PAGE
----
The pirate is a totally unbelievable hero. He’s perfect in every way, the ideal combination of masculinity and sensitivity, the ultimate female wish fulfilment fantasy. But hey, it’s a romance novel. We have to believe that Dona is so hot for this guy that she’ll risk everything.

Dona on the other hand is an interesting heroine. She’s not quite as immoral as her reputation suggests but she’s still pretty damn immoral. She finds some rationalisations for her behaviour but clearly she’s quite happy to abandon every responsibility in order to gain romantic fulfilment and it’s also clear that for Dona romantic fulfilment means sexual fulfilment. Her pirate fills her with the kind of lust she could never feel for her husband.

So is this a book that male readers will enjoy? Probably not. There’s not quite enough action, although there is some. And while du Maurier isn’t at her best in the action scenes they’re OK and she is very very good at suspense. On the whole though, even with the adventure element, this is still basically a bodice ripper. As a heterosexual male I’m probably not the best person to judge it on those terms but even I’d have to admit that it is wildly romantic. And it is clever and witty. You’ll have to decide for yourself on this one.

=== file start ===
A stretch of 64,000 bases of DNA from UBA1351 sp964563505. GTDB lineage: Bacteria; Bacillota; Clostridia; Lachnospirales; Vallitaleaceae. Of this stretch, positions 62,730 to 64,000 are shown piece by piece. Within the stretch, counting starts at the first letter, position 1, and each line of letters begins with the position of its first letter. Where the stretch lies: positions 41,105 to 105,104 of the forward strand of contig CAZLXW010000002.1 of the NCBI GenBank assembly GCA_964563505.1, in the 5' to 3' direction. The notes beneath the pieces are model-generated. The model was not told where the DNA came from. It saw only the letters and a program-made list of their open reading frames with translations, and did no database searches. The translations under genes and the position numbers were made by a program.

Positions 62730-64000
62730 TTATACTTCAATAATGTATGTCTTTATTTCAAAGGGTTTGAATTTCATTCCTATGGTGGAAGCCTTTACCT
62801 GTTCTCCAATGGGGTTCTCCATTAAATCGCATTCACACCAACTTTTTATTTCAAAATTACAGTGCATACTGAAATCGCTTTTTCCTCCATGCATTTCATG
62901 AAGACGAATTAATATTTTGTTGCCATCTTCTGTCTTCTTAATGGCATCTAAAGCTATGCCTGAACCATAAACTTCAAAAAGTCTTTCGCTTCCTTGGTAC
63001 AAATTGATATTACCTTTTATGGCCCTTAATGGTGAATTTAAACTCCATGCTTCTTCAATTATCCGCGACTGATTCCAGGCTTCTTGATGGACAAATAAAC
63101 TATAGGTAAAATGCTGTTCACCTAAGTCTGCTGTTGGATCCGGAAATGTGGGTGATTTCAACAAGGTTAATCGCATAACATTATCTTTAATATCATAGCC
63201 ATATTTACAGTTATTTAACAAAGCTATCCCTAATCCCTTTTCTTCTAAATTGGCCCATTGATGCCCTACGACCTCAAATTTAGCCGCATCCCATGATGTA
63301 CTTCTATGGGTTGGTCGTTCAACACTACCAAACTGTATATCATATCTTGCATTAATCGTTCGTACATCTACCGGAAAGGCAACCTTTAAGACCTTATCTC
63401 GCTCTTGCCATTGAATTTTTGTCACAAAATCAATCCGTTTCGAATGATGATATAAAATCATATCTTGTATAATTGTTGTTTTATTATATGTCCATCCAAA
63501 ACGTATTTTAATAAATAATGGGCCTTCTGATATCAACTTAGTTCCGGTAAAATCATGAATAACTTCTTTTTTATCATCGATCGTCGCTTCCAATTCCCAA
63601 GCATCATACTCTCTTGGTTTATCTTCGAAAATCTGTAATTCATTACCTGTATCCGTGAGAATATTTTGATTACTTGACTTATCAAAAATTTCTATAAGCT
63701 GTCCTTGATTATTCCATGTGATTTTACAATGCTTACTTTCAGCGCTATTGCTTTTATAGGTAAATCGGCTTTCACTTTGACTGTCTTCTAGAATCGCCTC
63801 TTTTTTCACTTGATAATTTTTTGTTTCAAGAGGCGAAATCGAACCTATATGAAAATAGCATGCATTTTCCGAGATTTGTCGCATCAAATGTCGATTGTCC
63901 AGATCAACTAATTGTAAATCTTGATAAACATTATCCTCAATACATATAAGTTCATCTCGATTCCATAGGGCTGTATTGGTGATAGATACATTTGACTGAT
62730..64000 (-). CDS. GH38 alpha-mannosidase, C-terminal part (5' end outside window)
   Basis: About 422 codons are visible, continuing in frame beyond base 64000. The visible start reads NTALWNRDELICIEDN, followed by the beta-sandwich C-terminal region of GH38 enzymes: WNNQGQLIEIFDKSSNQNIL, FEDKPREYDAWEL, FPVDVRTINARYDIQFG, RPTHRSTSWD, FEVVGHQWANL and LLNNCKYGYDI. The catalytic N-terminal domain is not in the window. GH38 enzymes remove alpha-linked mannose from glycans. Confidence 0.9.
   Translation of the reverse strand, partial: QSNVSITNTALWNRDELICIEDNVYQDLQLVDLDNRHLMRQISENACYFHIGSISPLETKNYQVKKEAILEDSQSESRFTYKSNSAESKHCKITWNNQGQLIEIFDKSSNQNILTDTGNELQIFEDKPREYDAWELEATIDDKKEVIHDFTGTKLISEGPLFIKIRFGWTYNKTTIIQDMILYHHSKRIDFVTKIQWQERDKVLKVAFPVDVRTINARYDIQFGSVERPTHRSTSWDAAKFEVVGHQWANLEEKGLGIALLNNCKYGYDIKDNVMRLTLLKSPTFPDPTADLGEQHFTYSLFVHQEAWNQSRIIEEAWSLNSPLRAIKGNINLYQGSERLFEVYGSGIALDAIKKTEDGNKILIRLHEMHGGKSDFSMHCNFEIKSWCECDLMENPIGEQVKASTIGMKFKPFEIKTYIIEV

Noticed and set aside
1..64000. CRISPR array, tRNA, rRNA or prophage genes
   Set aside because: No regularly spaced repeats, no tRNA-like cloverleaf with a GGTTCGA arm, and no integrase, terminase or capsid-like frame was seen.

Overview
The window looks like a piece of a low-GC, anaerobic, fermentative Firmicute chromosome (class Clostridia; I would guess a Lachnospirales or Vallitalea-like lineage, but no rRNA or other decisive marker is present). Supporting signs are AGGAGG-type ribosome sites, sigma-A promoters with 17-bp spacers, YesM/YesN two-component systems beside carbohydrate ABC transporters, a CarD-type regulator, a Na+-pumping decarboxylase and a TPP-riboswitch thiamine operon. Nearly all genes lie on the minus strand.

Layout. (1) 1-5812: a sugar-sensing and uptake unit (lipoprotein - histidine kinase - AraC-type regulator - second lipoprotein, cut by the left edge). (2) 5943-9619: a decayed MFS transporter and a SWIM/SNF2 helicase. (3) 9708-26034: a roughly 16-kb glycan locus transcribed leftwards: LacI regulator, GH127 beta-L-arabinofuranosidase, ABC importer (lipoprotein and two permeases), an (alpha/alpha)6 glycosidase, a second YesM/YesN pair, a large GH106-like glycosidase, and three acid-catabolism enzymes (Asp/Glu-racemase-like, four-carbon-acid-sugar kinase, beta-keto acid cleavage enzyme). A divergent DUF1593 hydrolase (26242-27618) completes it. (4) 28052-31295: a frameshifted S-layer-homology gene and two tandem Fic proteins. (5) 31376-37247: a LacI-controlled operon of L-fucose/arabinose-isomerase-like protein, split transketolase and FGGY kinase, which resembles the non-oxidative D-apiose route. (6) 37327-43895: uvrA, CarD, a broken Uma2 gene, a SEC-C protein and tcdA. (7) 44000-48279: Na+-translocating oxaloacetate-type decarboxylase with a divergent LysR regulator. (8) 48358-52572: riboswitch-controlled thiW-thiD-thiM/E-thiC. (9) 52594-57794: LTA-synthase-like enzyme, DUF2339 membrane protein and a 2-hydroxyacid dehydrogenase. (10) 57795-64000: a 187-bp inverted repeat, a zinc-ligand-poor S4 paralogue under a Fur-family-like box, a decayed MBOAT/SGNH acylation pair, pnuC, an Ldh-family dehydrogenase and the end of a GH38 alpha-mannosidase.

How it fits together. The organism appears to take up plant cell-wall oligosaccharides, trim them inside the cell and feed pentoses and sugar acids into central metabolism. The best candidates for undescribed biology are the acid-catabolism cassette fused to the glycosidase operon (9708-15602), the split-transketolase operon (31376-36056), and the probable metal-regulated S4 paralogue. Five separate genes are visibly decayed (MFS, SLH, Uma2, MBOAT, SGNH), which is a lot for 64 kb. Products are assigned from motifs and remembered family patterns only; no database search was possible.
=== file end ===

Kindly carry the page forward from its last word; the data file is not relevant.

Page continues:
1. I am a man and loved it as a thirteen year old boy. Many men love DDM.

  2. As a guy, I too love the storytelling of [i]Rebecca[/i] and "The Birds." And her short story "The Blue Lenses" from the late '50s would (if we had had the special effects then) have made a fantastic episode of [i]The Twilight Zone[/i].

    1. As a guy, I too love the storytelling of Rebecca and "The Birds." And her short story "The Blue Lenses" from the late '50s would (if we had had the special effects then) have made a fantastic episode of The Twilight Zone.

      I haven't read "The Blue Lenses"- I'll have to keep a lookout for it.